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Question of the Day
“This year’s won-loss record reflects a season of agony. It begs for changes,” Red Sox president Larry Lucchino said. “We are determined to fix that which is broken and return the Red Sox to the level of success we have experienced over the past decade.”
What was supposed to be a season of celebration for Fenway’s 100th anniversary was instead the worst under the current management, which bought the team in 2002. And though injuries probably doomed the Red Sox anyway _ they used a franchise record 56 players _ Valentine’s clumsy handling of his players forced him into frequent apologies that undermined his authority in the clubhouse.
“Difficult as it is to judge a manager amid a season that had an epidemic of injuries, we feel we need to make changes,” Lucchino said. “Bobby leaves the Red Sox manager’s office with our respect, gratitude, and affection. I have no doubt that he will continue to contribute to the game he loves so much and knows so well.”
The Red Sox had the AL’s best record on Sept. 1, 2011, and a nine-game lead in the AL wild-card race before missing out on a playoff berth on the final day of the season. Francona, who led the Red Sox to Series titles in 2004 and again in 2007, was let go after admitting that he had lost his touch in the clubhouse.
To replace him, the Red Sox picked Valentine, who took the New York Mets to the 2000 World Series and won a championship in Japan but hadn’t managed in the majors in 10 years. The move was an intentional and abrupt attempt to change a culture that enabled pitchers to drink beer and eat fried chicken in the clubhouse during games on their off-nights.
On that, Valentine delivered immediately: He banned beer from the clubhouse, and didn’t hesitate to criticize his own players publicly _ something Francona took pains to avoid. But players bristled at the new accountability, with Kevin Youkilis objecting when Valentine said he wasn’t as “into the game” as before and Dustin Pedroia coming to his teammate’s defense, saying, “That’s not the way we go about our stuff around here.”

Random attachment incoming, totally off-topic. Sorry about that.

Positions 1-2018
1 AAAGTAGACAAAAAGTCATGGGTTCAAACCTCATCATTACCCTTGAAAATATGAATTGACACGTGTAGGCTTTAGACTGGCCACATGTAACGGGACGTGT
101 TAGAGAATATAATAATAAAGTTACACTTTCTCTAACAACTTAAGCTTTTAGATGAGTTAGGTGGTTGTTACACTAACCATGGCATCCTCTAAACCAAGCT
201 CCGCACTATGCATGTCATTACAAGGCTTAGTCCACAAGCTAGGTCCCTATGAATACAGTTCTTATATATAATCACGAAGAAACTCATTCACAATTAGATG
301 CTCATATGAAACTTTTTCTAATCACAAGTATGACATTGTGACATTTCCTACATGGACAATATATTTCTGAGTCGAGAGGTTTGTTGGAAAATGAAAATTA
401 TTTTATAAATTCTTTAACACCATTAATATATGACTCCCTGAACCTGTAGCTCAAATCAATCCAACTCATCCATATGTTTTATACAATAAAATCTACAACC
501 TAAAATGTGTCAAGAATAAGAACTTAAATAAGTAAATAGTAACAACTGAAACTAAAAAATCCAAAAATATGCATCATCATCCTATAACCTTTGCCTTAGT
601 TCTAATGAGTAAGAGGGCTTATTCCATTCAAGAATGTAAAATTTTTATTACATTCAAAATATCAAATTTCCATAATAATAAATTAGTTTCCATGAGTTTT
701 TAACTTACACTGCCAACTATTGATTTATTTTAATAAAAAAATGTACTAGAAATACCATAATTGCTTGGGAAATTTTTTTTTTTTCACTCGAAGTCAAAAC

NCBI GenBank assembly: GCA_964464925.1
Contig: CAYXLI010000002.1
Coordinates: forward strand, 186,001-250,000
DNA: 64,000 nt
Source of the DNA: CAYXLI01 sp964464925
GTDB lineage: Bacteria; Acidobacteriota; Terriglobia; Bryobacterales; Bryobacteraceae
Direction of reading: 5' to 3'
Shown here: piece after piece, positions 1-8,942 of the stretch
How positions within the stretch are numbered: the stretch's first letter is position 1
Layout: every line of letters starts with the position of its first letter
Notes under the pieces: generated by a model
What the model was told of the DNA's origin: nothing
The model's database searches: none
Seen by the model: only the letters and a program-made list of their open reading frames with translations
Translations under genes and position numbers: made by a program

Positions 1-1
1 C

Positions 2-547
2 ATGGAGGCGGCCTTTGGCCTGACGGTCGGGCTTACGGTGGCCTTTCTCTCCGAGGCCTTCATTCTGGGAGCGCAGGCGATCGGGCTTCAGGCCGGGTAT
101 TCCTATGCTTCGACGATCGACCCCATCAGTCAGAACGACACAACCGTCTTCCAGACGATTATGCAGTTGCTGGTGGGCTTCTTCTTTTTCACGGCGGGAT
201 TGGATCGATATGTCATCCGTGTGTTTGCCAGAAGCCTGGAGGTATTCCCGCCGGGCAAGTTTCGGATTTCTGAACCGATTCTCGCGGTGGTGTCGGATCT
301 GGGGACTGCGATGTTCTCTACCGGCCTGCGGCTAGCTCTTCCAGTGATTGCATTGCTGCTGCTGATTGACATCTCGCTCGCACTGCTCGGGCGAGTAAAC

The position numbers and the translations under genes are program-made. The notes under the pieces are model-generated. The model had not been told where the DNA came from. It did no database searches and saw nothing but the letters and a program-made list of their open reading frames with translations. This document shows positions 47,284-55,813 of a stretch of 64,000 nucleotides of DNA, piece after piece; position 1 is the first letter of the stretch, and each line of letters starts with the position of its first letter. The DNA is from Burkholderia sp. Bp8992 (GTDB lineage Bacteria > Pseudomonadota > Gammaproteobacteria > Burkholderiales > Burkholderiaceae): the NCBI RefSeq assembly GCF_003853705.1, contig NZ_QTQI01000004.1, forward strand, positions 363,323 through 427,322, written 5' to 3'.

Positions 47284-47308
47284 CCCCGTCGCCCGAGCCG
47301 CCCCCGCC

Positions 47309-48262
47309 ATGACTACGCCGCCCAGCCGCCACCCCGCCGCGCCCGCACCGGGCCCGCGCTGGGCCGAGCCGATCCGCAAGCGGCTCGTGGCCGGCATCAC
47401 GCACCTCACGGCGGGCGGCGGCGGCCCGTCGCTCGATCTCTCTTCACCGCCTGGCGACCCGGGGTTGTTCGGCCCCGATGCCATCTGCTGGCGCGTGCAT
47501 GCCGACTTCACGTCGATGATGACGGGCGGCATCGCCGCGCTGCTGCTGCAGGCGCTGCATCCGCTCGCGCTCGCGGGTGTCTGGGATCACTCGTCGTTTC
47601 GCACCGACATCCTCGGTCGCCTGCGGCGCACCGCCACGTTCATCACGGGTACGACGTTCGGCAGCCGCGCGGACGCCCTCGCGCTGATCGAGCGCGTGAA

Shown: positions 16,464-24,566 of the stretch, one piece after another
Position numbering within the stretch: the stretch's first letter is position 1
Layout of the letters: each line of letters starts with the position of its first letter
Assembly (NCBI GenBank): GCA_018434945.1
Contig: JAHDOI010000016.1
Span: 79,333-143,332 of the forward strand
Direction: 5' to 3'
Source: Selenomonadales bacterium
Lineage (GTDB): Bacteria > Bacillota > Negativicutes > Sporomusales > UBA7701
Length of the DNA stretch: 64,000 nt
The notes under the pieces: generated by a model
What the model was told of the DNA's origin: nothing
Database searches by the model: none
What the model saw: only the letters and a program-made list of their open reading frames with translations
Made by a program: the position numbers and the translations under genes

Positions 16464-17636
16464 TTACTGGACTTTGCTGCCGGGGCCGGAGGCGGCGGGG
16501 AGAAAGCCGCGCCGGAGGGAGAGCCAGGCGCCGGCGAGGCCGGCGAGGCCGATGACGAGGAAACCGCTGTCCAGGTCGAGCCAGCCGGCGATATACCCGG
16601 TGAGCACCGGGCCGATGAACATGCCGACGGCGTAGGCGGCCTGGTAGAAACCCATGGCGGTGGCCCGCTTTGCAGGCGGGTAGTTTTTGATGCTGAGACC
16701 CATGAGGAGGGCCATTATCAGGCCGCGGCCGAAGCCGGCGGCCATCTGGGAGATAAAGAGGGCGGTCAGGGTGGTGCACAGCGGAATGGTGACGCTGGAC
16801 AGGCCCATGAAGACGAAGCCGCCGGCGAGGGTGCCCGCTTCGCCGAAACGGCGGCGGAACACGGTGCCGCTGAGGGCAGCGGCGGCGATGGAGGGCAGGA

Valentine spent seven seasons in Japan, winning the championship in 2005 with Chiba Lotte. But he had returned to the states and was working as an analyst for ESPN when the Red Sox went looking for a manager to shake up their complacent clubhouse.
But even before the season began, injuries began tearing that roster apart.
Crawford missed much of the season, joining pitchers John Lackey and Daisuke Matsuzaka on the disabled list before opening day. Potential closers Andrew Bailey and Bobby Jenks had offseason surgery; Jacoby Ellsbury, David Ortiz, Clay Buchholz, Pedroia, Beckett and Youkilis also spent time on the DL.
Valentine managed to anger _ if not alienate _ many of those who remained.
He took issue with Beckett playing golf two days before he was scratched with shoulder stiffness. An unknown player ratted him out after he said, “Nice inning, kid,” to Will Middlebrooks in what Valentine said was actually an attempt to cheer the rookie up after he committed two errors.
In July, ownership met with players to discuss Valentine but denied reports that players called for him to be fired. Two weeks later, Henry emailed reporters to say Valentine was not to blame for the team’s record and said he would finish out the year; Pedroia agreed, saying, “It’s on the players.”
In August, management gave up on 2012 and unloaded several of the team’s most burdensome salaries on the Dodgers. Los Angeles also missed the playoffs.
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